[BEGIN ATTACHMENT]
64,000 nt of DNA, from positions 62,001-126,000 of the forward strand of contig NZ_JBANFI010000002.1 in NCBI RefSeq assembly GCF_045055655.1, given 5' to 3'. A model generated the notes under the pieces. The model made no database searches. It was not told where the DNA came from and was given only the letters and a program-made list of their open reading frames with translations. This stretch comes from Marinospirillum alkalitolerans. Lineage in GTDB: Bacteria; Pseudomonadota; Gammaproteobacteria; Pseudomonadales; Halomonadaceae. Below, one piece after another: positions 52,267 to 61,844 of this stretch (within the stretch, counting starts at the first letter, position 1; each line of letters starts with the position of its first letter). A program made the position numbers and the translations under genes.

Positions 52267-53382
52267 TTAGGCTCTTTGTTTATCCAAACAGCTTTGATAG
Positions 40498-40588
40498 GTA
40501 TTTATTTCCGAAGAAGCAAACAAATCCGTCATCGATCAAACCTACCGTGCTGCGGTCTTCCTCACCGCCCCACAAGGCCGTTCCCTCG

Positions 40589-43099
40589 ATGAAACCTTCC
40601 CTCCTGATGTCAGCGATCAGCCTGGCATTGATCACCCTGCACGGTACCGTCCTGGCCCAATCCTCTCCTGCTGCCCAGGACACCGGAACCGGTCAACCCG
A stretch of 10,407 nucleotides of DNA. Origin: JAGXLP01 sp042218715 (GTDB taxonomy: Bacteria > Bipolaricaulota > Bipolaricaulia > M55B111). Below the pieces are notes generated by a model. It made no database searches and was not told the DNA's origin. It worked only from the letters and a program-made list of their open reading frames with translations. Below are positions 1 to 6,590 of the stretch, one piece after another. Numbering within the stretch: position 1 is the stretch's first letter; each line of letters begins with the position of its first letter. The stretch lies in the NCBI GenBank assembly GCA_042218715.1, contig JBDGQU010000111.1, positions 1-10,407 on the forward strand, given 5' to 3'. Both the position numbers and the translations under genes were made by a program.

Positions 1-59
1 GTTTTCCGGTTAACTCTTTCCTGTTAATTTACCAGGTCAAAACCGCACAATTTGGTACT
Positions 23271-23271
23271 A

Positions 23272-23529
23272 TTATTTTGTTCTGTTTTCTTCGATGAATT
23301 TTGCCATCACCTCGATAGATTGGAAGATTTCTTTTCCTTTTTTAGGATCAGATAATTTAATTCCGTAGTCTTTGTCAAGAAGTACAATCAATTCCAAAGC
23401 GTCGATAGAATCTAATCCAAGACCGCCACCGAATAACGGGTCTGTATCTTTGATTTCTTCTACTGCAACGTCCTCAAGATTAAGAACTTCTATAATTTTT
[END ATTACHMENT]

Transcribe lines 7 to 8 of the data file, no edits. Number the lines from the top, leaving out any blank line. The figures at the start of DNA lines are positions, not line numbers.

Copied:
Positions 40589-43099
40589 ATGAAACCTTCC